A FRIEND instead of a “friend”

A friend of mine is going through a difficult time now, and I’m not saying that I know how exactly she’s feeling. To be honest, I absolutely hate it when people say to me “I know how you’re feeling” and “oh yeah, when that happened to me…” It’s not the same.  It’s never the same because we’re all different people and we take things differently.  Some people, when they’re feeling down, the first thing they do is reach for the phone and call someone for emotional support, and then there are people like me, who go through stuff and nobody knows until three months later.  Some people drink, and some people reach for God. I don’t know if there is a right or wrong way to deal with things, but I suppose there is a healthy and unhealthy way.

From simple observation, people like me, women in particular, who have type A personalities and a need to show the world that they are OK when they are in fact, not, often end up getting some form of cancer.  The ones who know how to express, do tend to be healthier in the long run.  I have to take my own advice here. I never know how to talk about things that are troubling me.  I hold it in, until something triggers it and then the floodgates open, and well, that’s precisely why I’m described as being a “psycho”.  The thing is, there are times when you just don’t know who to turn to.  Of course there’s family and friends, who often come to you when they need a shoulder to cry on, or an ear to listen, but let’s be honest, you know these people well.  Some people you don’t go to because they somehow make it about them, and then there are some people you don’t go to because the minute you go to them, they go AWOL.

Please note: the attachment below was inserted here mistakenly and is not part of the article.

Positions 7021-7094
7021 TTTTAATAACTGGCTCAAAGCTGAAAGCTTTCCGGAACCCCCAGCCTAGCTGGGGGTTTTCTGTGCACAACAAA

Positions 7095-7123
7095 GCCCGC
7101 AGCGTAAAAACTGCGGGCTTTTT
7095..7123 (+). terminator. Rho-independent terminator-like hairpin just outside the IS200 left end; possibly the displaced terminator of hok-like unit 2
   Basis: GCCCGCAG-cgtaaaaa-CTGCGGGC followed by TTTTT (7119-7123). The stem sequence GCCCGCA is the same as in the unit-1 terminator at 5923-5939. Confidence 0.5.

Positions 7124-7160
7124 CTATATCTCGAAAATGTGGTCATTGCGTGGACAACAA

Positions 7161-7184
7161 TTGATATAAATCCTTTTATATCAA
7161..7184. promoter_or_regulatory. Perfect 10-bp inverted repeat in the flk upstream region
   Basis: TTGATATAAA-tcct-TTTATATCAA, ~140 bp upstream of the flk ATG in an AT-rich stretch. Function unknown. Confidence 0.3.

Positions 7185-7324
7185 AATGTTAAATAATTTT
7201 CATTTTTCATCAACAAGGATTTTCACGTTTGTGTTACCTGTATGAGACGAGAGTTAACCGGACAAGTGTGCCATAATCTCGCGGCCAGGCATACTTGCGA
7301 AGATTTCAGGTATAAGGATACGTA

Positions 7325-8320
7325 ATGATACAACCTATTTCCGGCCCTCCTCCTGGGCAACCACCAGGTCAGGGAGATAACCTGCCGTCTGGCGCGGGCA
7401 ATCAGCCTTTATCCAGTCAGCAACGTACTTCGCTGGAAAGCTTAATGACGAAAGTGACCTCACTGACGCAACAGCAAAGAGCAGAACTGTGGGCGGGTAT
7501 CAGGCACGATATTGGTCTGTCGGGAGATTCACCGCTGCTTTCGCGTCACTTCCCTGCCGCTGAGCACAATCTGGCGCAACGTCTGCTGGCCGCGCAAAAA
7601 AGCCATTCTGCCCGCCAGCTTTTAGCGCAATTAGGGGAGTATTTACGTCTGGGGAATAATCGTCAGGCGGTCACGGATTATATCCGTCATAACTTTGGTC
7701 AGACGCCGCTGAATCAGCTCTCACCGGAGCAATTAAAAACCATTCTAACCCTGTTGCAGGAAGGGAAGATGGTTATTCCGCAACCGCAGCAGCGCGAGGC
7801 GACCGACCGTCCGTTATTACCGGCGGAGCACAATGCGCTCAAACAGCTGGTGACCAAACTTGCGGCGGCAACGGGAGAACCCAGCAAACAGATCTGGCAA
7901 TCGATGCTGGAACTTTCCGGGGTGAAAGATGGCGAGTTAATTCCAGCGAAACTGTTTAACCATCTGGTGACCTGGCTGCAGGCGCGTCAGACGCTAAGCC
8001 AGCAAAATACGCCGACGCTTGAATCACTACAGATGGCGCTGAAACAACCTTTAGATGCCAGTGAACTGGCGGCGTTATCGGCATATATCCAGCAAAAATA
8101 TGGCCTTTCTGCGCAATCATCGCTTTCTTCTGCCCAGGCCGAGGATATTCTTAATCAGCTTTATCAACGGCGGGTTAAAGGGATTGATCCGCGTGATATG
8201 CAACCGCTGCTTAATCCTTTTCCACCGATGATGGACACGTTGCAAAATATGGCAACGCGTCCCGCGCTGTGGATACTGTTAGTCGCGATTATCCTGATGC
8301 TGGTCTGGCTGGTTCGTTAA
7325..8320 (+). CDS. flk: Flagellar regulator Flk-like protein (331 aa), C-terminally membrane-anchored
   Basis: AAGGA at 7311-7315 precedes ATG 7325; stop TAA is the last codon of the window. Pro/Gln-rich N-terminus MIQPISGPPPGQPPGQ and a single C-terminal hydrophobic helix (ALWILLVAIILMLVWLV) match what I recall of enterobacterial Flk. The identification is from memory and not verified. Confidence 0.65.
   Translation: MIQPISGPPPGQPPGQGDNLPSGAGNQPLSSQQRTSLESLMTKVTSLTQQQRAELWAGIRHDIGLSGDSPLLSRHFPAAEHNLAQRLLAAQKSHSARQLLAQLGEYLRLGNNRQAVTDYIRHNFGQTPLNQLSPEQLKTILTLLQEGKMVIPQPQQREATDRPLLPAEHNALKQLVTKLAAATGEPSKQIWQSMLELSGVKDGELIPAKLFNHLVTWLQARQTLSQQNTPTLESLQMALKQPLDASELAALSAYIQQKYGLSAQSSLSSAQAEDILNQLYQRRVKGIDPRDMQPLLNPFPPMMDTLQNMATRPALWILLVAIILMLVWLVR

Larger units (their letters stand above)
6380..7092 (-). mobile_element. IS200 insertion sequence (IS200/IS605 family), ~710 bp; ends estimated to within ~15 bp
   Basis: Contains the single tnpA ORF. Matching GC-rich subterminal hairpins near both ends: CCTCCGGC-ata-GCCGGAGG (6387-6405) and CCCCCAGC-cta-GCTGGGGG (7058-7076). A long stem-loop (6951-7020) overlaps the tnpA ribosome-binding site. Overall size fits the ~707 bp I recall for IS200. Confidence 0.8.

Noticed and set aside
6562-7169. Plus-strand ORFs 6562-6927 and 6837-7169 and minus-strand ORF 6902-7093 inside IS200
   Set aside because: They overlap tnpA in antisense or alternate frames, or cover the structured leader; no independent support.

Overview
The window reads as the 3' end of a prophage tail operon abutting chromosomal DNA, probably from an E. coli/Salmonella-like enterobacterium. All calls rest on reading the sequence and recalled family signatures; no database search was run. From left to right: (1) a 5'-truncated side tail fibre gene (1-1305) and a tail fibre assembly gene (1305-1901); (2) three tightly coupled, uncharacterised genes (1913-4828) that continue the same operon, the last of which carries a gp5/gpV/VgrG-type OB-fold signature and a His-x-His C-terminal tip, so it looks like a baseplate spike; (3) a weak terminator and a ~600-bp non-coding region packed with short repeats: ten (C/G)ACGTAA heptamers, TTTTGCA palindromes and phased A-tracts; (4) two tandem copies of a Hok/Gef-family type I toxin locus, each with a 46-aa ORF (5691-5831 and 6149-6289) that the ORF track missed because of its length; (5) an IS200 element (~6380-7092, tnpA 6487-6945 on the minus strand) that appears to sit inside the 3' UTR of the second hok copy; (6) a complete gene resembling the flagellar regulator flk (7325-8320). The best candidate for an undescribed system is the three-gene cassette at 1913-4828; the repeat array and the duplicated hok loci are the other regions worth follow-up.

There’s the constant pessimist or the one who waits for the chance to put you down. This person for me was Zul. I swear the guy got a buzz from putting me down, and he lived for the days when I was emotionally insecure or needed to talk so that he could tell me how it was my fault and end whatever it is with a statement outlining the fact that I was either fat or short.  With people like these, the best thing to do on a bad day is avoid them.  Actually, might be best to avoid them for life.  I think people who tend to wait for these moments to make you feel bad generally don’t feel very good about themselves.

Then there are the good time buddies.  Here are the friends who are only your friends when there are drinks involved and partying to be had.  Wonder where they are when you’re out of a job and don’t really want to spend much on a night out.  Oh yes, they’re enjoying a night out and the next day, they’re too busy suffering from a hangover.  It’s OK, you’ll hear all about it because you really are interested in hearing how great their last night out was at this point.  Note also, that these are “friends” I haven’t heard from since I gave up drinking.  I often look around at people who are always out drinking with their “friends” and wonder what would happen if they gave up drinking, and to top it off, discovered religion.

As bad as it seems, once you’ve gone through the process of elimination, there are a few people who are still there.  It could be two people or it could be ten people, but you know these people are the greatest things in your life.  They might not physically be there to hug you, but technology is a wonderful thing, that makes it possible for them to be there to listen.  These are the people who don’t need you to talk for them to listen, and the ones who are thinking about you and sending good thoughts even when you don’t speak for a few days.  Here are the people who wait to hear about how you’re doing, and check your Facebook status every day just to make sure that you’re OK. They might not respond all the time, but when you need them, all you have to do is reach out.

I was blown away by this one question someone asked me “while you’re taking care of everyone else, who’s taking care of you?” Physically, I guess if someone breaks into my house with a dagger, I’d probably die, but emotionally, I know you guys are out there.  So Addy, we’re all here for you.  All you have to do is reach out.

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